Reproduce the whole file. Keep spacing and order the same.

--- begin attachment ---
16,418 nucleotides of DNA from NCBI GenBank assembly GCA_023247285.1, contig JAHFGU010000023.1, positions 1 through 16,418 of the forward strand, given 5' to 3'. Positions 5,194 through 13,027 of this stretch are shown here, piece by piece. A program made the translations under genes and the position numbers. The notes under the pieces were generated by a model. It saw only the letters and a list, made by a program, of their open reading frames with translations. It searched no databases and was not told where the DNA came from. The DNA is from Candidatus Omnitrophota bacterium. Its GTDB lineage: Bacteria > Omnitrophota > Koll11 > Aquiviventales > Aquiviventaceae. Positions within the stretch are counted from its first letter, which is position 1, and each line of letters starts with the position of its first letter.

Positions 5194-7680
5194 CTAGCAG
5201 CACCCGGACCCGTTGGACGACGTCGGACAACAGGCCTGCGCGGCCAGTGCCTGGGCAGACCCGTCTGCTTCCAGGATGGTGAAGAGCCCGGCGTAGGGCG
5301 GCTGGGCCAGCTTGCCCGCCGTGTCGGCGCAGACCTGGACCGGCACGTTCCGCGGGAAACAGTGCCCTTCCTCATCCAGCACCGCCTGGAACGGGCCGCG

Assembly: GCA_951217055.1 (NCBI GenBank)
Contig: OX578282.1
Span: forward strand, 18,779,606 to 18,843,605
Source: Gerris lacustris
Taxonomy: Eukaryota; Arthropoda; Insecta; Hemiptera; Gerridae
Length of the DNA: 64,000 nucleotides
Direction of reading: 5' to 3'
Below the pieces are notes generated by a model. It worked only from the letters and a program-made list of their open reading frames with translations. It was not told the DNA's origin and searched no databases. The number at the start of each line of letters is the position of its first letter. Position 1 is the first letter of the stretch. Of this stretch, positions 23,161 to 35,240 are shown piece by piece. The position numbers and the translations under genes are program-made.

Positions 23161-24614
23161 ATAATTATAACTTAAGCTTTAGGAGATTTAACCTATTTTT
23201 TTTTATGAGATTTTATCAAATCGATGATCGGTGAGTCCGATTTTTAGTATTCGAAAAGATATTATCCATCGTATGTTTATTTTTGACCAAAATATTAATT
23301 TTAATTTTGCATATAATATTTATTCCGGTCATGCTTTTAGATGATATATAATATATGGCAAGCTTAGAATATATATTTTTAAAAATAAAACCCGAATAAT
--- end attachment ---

16,418 nucleotides of DNA from NCBI GenBank assembly GCA_023247285.1, contig JAHFGU010000023.1, positions 1 through 16,418 of the forward strand, given 5' to 3'. Positions 5,194 through 13,027 of this stretch are shown here, piece by piece. A program made the translations under genes and the position numbers. The notes under the pieces were generated by a model. It saw only the letters and a list, made by a program, of their open reading frames with translations. It searched no databases and was not told where the DNA came from. The DNA is from Candidatus Omnitrophota bacterium. Its GTDB lineage: Bacteria > Omnitrophota > Koll11 > Aquiviventales > Aquiviventaceae. Positions within the stretch are counted from its first letter, which is position 1, and each line of letters starts with the position of its first letter.

Positions 5194-7680
5194 CTAGCAG
5201 CACCCGGACCCGTTGGACGACGTCGGACAACAGGCCTGCGCGGCCAGTGCCTGGGCAGACCCGTCTGCTTCCAGGATGGTGAAGAGCCCGGCGTAGGGCG
5301 GCTGGGCCAGCTTGCCCGCCGTGTCGGCGCAGACCTGGACCGGCACGTTCCGCGGGAAACAGTGCCCTTCCTCATCCAGCACCGCCTGGAACGGGCCGCG

Assembly: GCA_951217055.1 (NCBI GenBank)
Contig: OX578282.1
Span: forward strand, 18,779,606 to 18,843,605
Source: Gerris lacustris
Taxonomy: Eukaryota; Arthropoda; Insecta; Hemiptera; Gerridae
Length of the DNA: 64,000 nucleotides
Direction of reading: 5' to 3'
Below the pieces are notes generated by a model. It worked only from the letters and a program-made list of their open reading frames with translations. It was not told the DNA's origin and searched no databases. The number at the start of each line of letters is the position of its first letter. Position 1 is the first letter of the stretch. Of this stretch, positions 23,161 to 35,240 are shown piece by piece. The position numbers and the translations under genes are program-made.

Positions 23161-24614
23161 ATAATTATAACTTAAGCTTTAGGAGATTTAACCTATTTTT
23201 TTTTATGAGATTTTATCAAATCGATGATCGGTGAGTCCGATTTTTAGTATTCGAAAAGATATTATCCATCGTATGTTTATTTTTGACCAAAATATTAATT
23301 TTAATTTTGCATATAATATTTATTCCGGTCATGCTTTTAGATGATATATAATATATGGCAAGCTTAGAATATATATTTTTAAAAATAAAACCCGAATAAT